An offer has been made on the London house. Consequently we are able to view properties rather than sneak around outside, my camera poised like a paparazzo.
We began the phone calls to agents this morning. After I printed, and Jackie framed, The Bridesmaid, the Bisterne house had the honour of being the subject of our first visit.
The Old School House in front of Bisterne Village Hall has what Jackie terms ‘great character’. Many original features including fireplaces, exposed brick and beam walls, wooden panelling, a thatched roof and tall, ornate chimneys, are extant. There is also a great deal of room, the entrance hall reaching right to the top of the house giving an immediate sense of space. Damp penetrates one side of the main chimney breast, seemingly from eroded rendering at the base of one of the pair of chimneys. There is a smell of this. The front section of the roof is clean and dry. It is the side not photographed that is affected.
Situated on the main Ringwood – Christchurch road, the rear of the house is surrounded by mature forest trees leading all the way to the neighbouring St Paul’s church, which looks rather splendid. Beyond the trees are open fields.
We instantly took to this property which is a very strong contender. ‘Not a bad start’, we thought. The agent is to investigate the problem of the damp and is aware that we would expect to negotiate the price if we were too make an offer. The house is owned by the son of Rod who lives there alone. He was on his way out when we arrived, and remembered us from our meeting on 6th September.
Our second viewing was The Old Farmhouse at Burton. There is farmland across the road. A near neighbour is Burton Hall, which has been developed into about 50 dwellings, by Jackie’s estimate. The owners of the Farmhouse have, in the 50 years they have lived there, seen their property become surrounded by a myriad of small modern buildings. A bus stops outside the front gate.
The Avon Valley Path is very close. This section runs from Christchurch to Salisbury. As we were about ninety minutes early, I explored the surrounding modern closes, then set off along the path in the direction of the Wiltshire town. This narrow footpath passes between fenced off fields, in one of which gulls were enjoying rich pickings from between rows of stubble. When I eventually reached a junction with Bockhampton Road I thought it sensible to leave the muddy track and return on the tarmac. I had found that a lounge suit and shoes similar to those pictured on 21st were not really suitable for sploshing about along trails that already bore perfect imprints of the paws of dogs of varying sizes and footwear that was clearly more sensible. Three left turns led me back to the car where Jackie was waiting just off Salisbury Road.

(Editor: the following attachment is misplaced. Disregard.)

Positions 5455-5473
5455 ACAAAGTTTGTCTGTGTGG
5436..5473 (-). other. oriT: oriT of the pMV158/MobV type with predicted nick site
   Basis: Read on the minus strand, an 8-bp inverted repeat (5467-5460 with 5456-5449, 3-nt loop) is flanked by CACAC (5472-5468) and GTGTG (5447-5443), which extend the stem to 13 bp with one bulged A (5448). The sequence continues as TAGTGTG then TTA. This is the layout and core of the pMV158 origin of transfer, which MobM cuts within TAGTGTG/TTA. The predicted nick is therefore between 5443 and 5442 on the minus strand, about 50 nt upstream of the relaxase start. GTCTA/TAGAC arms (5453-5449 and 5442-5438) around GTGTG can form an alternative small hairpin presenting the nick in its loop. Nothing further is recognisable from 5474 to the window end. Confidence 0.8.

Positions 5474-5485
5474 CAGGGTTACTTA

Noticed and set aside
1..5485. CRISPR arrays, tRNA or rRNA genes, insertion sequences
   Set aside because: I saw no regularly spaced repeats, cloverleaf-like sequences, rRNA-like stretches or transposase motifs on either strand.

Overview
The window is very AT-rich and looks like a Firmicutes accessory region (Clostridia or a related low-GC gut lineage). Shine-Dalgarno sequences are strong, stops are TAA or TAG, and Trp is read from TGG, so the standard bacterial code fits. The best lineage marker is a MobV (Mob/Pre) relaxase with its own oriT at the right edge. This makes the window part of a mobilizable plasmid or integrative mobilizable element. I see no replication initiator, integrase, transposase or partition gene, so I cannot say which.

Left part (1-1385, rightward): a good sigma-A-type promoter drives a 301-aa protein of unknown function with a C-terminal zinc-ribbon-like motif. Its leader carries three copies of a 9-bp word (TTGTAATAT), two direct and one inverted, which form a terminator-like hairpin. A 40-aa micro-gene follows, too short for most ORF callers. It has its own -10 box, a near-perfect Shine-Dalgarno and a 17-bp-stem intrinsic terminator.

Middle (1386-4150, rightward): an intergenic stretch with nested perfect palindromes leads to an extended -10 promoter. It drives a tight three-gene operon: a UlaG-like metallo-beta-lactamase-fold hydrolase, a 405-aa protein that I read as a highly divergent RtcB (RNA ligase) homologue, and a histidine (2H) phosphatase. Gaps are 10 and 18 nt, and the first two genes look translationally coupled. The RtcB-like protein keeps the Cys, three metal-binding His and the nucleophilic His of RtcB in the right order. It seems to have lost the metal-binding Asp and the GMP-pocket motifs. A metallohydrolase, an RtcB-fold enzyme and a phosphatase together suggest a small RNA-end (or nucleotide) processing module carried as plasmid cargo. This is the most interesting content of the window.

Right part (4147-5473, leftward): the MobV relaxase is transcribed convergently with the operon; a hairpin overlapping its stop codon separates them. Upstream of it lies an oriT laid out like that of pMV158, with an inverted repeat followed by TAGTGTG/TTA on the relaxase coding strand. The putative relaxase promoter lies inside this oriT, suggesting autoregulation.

The house we were to view was almost three hundred years old, immaculately kept, and built for people of that time. The middle section of the visit was fascinating, and the owners most pleasant and friendly. The beginning and ending were rather less so. One of the attractions for us was that there was an annexe linked to what had originally been two cottages. The owner began by asking the agent if we knew about the tenancy. We didn’t. There were tenants, albeit subject to monthly notice, in residence. I wasn’t pleased and told the agent that the proprietor should not have had to tell us this. ‘That’, I said ‘is your job’. That wasn’t such a good start, but we got over it.
At the wedding on the 6th we had all been given little phials bearing the label ‘DRINK ME’. I felt, and Jackie certainly looked, as if we had first imbibed the liquid given to Lewis Carol’s Alice, then tried the EAT ME cake, and suffered something of a delayed reaction, rather unnecessarily continuing to grow. This was the more marked the further up the house we went. It was necessary when mounting the stairs, negotiating the bedrooms, and particularly crawling through the corridor linking the two original little houses, to bend one’s head at great risk to one’s spinal column, and attempt to squeeze our shoulders across our chests. This latter manoeuvre was possibly marginally more practical for me.
It could have been worse. We were at least able to say that we liked the house, which was indeed something of a time capsule, and that the garden would have sold it to us, when we stated what John Cleese would have called ‘the bleedin’ obvious’.
Finishing the day with a shop at Sainsbury’s in Christchurch rendered each of us not feeling like cooking, so we dined at The Plough Inn at Tiptoe, where we enjoyed their usual incredible mixed grill and haddock and chips with Doom Bar and Kronenburg.